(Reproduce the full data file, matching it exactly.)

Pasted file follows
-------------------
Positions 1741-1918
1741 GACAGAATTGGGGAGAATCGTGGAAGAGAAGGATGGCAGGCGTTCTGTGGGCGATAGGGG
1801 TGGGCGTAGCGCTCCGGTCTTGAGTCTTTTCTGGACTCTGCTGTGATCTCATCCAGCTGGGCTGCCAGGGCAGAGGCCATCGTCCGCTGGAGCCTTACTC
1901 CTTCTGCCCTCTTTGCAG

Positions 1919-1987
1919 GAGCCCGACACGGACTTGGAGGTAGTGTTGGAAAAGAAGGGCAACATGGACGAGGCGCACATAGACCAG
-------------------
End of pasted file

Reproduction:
Positions 1741-1918
1741 GACAGAATTGGGGAGAATCGTGGAAGAGAAGGATGGCAGGCGTTCTGTGGGCGATAGGGG
1801 TGGGCGTAGCGCTCCGGTCTTGAGTCTTTTCTGGACTCTGCTGTGATCTCATCCAGCTGGGCTGCCAGGGCAGAGGCCATCGTCCGCTGGAGCCTTACTC
1901 CTTCTGCCCTCTTTGCAG

Positions 1919-1987
1919 GAGCCCGACACGGACTTGGAGGTAGTGTTGGAAAAGAAGGGCAACATGGACGAGGCGCACATAGACCAG